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Kericho Health Volunteers trained to address fistula

A total of 30 Kericho-based Community Health Volunteers (CHV) benefitted from a two-day training and sensitization seminar on Female Genital Fistula (FGF) in order to gain skills on identifying women with fistula in their communities for referral to health facilities for treatment.

The training of Community Health Volunteers drawn from the six sub-counties in Kericho, courtesy of the Fistula Foundation, targeted the volunteers as crucial outreach partners in the fight against fistula in villages; hence, they can easily access women ailing from fistula.

The Fistula Foundation Monitoring and Evaluation Officer, Mr. Nelson Musa, said the non-governmental organization (NGO) was implementing the Kenya Fistula Treatment Network Program, whose objectives include training surgeons and nurses on fistula care and management and training community health workers.

Mr. Musa was concerned that there was a prevalence of fistula in Kericho County, thus a need to train the health volunteers, whose role in the identification and referral of patients for treatment was critical in the fight against the condition.

“We are supporting the health volunteers, who will also play a critical role in eradicating stigma around fistula since it affects the reproductive organs of a woman,” said Mr. Musa.

The Community Health Volunteers were also trained on counseling skills and communication skills with the clients, as well as screening, which involves the use of the Community Based Assessment Tool (COMBAT).

In the meantime, according to the Kericho County Health Education Officer, Dr. Isaac Tanui, an estimated 3,000 new cases of Female Genital Fistula, occur annually in Kenya, with approximately one or two cases in every 1,000 deliveries.

“One per cent of women in Kenya have experienced fistula, translating to about 223,000 cases since the year 2011, while 7.5 per cent of women with fistula are able to access treatment, meaning the remaining 82.5 per cent of women with fistula have no access due to diverse reasons such as stigma and a lack of information on treatment,” added Dr. Tanui.

During the training session, Dr. Tanui explained the difference between the two types of vaginal fistulas, both of which develop after tissue damage or trauma from childbirth, surgery, infections, cancer, or a chronic condition.

“A virginal fistula is an opening or a hole that forms between the vaginal wall and another organ, to which it is not normally connected. So vesicovaginal fistula is a connection between the bladder and the vagina, while rectovaginal fistula describes a connection between the vagina and the rectum,” said Dr. Tanui.

The medic further explained that women with vesicovaginal fistula experience continuous leakage of urine from the bladder into the vagina and urinary incontinence, while those with rectovaginal fistula experience passage of stool and gas through the tract.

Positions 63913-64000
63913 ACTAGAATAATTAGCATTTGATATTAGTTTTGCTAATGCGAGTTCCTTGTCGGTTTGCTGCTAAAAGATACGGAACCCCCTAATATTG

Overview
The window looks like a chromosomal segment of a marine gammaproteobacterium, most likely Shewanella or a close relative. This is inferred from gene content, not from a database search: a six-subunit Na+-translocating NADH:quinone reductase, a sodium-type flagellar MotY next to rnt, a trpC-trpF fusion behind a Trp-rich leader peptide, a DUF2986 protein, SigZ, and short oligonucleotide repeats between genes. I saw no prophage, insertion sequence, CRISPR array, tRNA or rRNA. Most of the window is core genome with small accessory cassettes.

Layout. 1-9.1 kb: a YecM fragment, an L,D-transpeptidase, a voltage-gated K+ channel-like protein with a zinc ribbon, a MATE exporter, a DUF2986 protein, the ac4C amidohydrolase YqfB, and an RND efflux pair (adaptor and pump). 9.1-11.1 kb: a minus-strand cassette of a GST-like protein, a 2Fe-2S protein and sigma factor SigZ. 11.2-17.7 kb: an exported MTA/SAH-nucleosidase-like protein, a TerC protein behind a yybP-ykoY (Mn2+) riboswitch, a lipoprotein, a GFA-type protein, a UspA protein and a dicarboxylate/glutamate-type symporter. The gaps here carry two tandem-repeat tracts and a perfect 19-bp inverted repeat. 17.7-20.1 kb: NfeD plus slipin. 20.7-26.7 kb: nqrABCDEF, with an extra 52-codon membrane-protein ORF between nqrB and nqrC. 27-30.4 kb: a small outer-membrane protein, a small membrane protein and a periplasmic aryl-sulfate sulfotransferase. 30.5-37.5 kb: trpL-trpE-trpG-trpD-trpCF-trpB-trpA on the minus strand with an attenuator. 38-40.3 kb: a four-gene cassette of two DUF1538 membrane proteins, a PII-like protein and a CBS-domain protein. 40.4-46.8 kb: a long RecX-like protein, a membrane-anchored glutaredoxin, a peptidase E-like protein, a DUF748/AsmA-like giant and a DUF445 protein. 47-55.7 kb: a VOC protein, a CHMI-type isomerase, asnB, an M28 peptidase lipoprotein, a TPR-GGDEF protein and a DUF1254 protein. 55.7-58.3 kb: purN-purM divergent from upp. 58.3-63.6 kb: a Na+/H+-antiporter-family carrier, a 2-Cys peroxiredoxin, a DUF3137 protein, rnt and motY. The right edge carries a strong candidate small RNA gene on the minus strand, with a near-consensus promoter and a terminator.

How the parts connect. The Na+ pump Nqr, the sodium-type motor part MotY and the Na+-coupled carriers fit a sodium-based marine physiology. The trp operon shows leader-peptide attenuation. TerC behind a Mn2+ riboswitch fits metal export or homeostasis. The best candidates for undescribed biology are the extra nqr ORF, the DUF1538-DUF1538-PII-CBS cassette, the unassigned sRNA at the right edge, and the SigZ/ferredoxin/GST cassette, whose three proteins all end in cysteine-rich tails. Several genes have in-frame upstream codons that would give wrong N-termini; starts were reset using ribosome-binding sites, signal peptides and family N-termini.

“Vaginal fistulas by themselves do not cause pain or discomfort, but they may result in unpleasant symptoms such as urinary incontinence, fecal leakage, vaginal discharge, abdominal pain, painful intercourse, diarrhea, and vaginal bleeding,” explained Dr. Tanui.

The informative seminar was conducted as the world marked the International Day to End Obstetric Fistula with emphasis on prenatal care, which is a preventive health care provided to inform of medical check-ups consisting of recommendation on managing a healthy lifestyle and provision of medical information such as maternal and physiological changes in pregnancy, biological changes and prenatal nutrition. 

“We are urging our pregnant women in villages around Kericho County to visit the antenatal clinics for the crucial care they need from the first month to avert chances of developing fistula during childbirth, which we discourage them from giving birth at home,” stressed Dr. Tanui.

The medic assured that there were successful fistula repairs, calling on affected women to seek treatment and care to lead normal lives after recovery.

“After the operation of a fistula, we encourage women in treatment and care to avoid sexual intercourse for at least six months to facilitate full recovery. We also counsel husbands to patients so that they can support their women during recovery season.” Added Tanui

The Community Health Volunteers were promised a stipend of Sh. 1,500 for every referral of fistula patients to health facilities for treatment, and the patients also benefit from a Sh. 1,500 transport refund courtesy of the Fistula Foundation, which has 10 fistula treatment hospitals countrywide.

“We have trained health professionals in the ten facilities, including Bomu Hospital Mombasa, Nairobi Jamaa Mission, Garissa County Referral, Narok County Referral, Kapenguria County Referral, Kisii Gynocare, Eldoret Gynocare, Cherang’ani Nursing Home in Kitale, and Nyambene Sub-County Hospital Meru,” outlined Mr. Juma.

The Fistula Foundation Monitoring and Evaluation Officer also intimated that survivors of fistula, especially those most vulnerable, benefitted from vocational skills training to continuously access social support, counseling, and initiatives around generating income.

“We support survivors by giving them capital to start income-generating activities, and we train them on entrepreneurship skills, where they learn the basics of managing businesses,” said Juma.

 By Kibe Mburu and Daizy Chebet

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